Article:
Jervis McEntee: Painter-Poet of the Hudson River School

Jervis McEntee, View Facing the Catskills, 1863 Courtesy Samuel Dorsky Museum of Art,  New Palz, New York

“Jervis McEntee: Painter-Poet of the Hudson River School,” which was on view at the Samuel Dorsky Museum of Art in New Paltz, New York, from August 26 to December 13, 2015, was the first museum retrospective for McEntee (1828– 91). Eighty works illuminated the career of this lesser-known American landscapist, a native of the Hudson River Valley with a distinctive painting style. View on the Hudson near the Rondout (n.d.) depicts the terrain around the artist’s home in a wide-angle shot that encompasses homesteads and sailboats, fields and trees, with the Catskills as a modest shadowy shape in the background. As the placid serenity of the composition suggests, McEntee—unlike some of his Hudson River School colleagues—had little enthusiasm for the sublime. In an 1879 letter summing up his aesthetic philosophy, cited in the show’s catalogue, McEntee explained that he purposely ignored the “magnificent and commanding” views around him in favor of “places that at first are not picturesque” but which address “one’s artistic feeling.” (The 130-page catalogue is richly illustrated, with essays by Lee A. Vedder, Kerry Dean Carso and David Schuyler;  it is distributed by the State University of New York  Press.)

McEntee preferred to intimate a mood rather than create an exact depiction. One of his loveliest paintings, Twilight (1862), shows the influence of Frederic Church, McEntee’s teacher, with pink-gold light hovering above the horizon and reflecting in a foreground pond. But Church’s palette is heightened,  flamboyant  in  works  such  as  Twilight  in  the  Wilderness  (1860), while McEntee lowers the volume with shadowy masses of foliage, for a more melancholy, introspective mood that suggests the Nocturne genre.

McEntee was a sophisticated artist, who traveled in Europe and had rooms in New York City’s Tenth Street Studio Building, along with Church, John Kensett and Sanford Gifford. He was aware of contemporary art world trends, disliked the Impressionists but admired J.M.W. Turner. McEntee’s Danger Signal (1871) pays homage to Turner’s 1844 Rain, Steam and Speed—The Great Western Railway. Usually, however, McEntee avoids experimentally bold work while exploring subtle weather effects, as in the marvelous Mist Rising near New Paltz (c. 1861). The grey vapors—ranging from pewter to charcoal—that drift across the dark hillscape have a convincing consistency, born of spongy brushwork that daringly clings to the picture plane.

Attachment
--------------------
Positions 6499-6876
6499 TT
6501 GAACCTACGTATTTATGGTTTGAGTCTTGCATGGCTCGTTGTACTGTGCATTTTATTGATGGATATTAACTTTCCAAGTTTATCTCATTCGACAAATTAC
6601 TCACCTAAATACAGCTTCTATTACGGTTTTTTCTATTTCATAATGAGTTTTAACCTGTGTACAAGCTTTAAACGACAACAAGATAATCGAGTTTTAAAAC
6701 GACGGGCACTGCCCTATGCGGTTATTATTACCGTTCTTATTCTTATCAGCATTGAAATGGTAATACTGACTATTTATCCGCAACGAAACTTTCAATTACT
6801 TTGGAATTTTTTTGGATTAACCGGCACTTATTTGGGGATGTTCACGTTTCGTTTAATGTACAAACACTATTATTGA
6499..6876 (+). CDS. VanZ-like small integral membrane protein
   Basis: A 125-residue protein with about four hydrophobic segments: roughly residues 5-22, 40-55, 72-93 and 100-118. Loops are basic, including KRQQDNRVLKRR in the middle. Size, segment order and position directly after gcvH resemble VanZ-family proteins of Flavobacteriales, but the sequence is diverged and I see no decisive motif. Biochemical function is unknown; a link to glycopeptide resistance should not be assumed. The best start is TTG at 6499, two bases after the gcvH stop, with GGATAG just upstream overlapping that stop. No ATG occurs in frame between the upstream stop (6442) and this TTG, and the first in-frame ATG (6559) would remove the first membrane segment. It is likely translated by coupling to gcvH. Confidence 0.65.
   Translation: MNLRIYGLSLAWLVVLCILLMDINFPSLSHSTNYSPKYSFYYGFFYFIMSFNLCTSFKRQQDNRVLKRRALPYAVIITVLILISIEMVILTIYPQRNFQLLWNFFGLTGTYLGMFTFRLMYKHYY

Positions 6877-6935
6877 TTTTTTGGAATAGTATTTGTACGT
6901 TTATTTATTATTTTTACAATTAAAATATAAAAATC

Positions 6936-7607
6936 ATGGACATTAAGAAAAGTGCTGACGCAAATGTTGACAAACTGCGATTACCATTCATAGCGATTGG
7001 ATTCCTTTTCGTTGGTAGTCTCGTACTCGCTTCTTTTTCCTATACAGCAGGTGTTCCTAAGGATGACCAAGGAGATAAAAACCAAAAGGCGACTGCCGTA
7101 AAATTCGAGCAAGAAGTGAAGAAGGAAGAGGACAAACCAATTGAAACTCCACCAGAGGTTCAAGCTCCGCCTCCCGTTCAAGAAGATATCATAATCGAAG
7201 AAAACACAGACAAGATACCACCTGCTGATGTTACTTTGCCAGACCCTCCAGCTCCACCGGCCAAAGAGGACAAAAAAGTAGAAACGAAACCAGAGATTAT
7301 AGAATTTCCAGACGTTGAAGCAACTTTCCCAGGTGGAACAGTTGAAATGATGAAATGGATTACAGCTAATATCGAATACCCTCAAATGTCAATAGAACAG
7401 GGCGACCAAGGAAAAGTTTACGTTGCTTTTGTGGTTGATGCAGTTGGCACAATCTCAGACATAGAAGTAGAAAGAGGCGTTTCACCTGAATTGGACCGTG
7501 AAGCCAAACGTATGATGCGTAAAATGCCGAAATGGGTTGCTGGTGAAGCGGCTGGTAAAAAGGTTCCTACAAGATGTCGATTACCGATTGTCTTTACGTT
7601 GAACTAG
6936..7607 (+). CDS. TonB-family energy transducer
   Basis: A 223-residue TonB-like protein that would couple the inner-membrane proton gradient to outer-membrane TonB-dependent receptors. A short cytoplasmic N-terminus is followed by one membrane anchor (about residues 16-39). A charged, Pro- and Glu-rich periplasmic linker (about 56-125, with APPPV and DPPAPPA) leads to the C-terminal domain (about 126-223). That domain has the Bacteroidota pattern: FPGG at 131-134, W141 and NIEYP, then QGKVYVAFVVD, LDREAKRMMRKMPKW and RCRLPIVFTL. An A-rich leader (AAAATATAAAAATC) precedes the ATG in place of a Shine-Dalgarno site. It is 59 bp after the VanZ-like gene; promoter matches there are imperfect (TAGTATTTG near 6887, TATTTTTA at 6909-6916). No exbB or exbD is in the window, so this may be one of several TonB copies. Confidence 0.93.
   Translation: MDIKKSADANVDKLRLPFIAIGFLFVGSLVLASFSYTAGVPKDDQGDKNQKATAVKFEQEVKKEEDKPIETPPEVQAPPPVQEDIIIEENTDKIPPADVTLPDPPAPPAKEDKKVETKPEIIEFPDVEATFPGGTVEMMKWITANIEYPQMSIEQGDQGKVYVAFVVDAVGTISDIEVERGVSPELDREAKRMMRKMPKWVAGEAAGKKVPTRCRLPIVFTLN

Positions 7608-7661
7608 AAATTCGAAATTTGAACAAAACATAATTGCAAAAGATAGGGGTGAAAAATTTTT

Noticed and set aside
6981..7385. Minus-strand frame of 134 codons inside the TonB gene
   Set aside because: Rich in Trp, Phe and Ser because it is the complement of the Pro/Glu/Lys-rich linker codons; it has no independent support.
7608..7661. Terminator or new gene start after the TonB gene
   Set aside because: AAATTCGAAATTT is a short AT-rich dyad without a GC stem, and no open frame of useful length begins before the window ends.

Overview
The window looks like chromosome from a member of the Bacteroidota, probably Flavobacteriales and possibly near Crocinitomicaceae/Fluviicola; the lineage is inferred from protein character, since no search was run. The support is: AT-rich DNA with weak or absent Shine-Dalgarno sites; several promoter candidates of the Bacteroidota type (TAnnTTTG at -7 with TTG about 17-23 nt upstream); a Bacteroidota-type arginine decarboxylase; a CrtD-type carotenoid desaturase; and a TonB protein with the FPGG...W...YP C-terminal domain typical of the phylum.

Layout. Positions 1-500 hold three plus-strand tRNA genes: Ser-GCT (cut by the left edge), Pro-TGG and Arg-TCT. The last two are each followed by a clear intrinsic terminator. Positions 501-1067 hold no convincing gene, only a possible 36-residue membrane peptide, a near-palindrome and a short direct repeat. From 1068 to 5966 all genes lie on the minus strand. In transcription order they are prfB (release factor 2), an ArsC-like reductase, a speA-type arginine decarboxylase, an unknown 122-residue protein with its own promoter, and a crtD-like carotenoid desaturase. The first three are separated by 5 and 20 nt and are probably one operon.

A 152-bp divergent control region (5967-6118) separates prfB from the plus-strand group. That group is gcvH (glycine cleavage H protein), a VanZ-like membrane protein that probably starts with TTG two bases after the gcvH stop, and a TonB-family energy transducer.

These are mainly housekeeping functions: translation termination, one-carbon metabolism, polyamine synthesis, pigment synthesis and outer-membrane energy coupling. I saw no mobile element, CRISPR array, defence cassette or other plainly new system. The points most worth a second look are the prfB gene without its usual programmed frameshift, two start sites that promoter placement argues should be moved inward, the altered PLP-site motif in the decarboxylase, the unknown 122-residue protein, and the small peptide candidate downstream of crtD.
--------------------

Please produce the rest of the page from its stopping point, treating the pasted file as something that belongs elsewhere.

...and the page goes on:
McEntee astutely varies his brushwork to capture nature’s textures, as in The Yellow Autumn Woods (1884). Blurred gold-toned foliage shimmers across the black-brown scaffolding of bare branches. The melancholy beauty emphasizes McEntee’s love of suggestion over “servile copying,” as he notes in an 1879 letter. McEntee’s reticence distinguishes him from the Hudson River School painter Jasper Cropsey, best known for his multicolor autumn landscapes. (When challenged on the authenticity of his palette, Cropsey famously had a selection of autumn leaves brought to the exhibition space.) McEntee beckons us down the overgrown path into the deep recesses of the forest, following a contemplative labyrinth. The Yellow Autumn Woods is closer in sympathy to spiritual Tonalism than to Cropsey’s Technicolor pictorialism.

McEntee’s work evades the neat categorization often applied to nineteenth-century American landscape. By birth, choice of home and professional association, he was a Hudson River School painter, and his subjects rarely deviate from the canonical themes of his friends and colleagues, as exemplified by View Facing the Catskills (1863). He shows us a foreground stream and its disheveled banks, rocky and overgrown with twisted roots, with the Catskills nothing more than a hazy backdrop. It is easy to imagine Asher B. Durand delving into that riverbank snarl of vegetation and stone, but McEntee chooses to blur some of the realistic details Durand would have relished. In his drawing, McEntee remarks, he tried to copy “every little twig and leaf,” but the finished painting aimed at “suggesting.”

In Autumn Reverie (1880), McEntee adopts a grey palette, with strikingly silhouetted trees against a cream and dove-colored sky and a solitary figure, a nicely dressed young woman. The picture is hard to place stylistically—perhaps Tonalist or even a throwback to Corot—but easily identifiable as coming from McEntee. Lake Scene at Sunset (c. 1864) shimmers in overall roseate light, which emanates from the yellow-white sun and beautifully carves out the rocky forms that establish a Claudean coulisse in the right foreground.  The term Luminist comes to mind, although it must be kept in mind that the word is a twentieth-century critical coinage. McEntee immersed himself in the contemporary art world: he studied Durand’s Letters on Painting (1855) and went on sketching expeditions with Gifford (in New York, Maine and Italy) and with Church (in Switzerland). His art evolved  throughout his career, as  he experimented with various styles. Yet his distinctive personality—gracious, melancholy, in love with Nature’s beauty in modest scenes and late autumn weather—shines through.

Samuel Dorsky Museum of Art, State University of New York at New Paltz, 1 Hawk Drive, New Paltz, New York 12561. Telephone (345) 257-3844. newpaltz.edu/museum

—Gail Leggio

American Arts Quarterly, Winter 2016, Volume 36, Number 1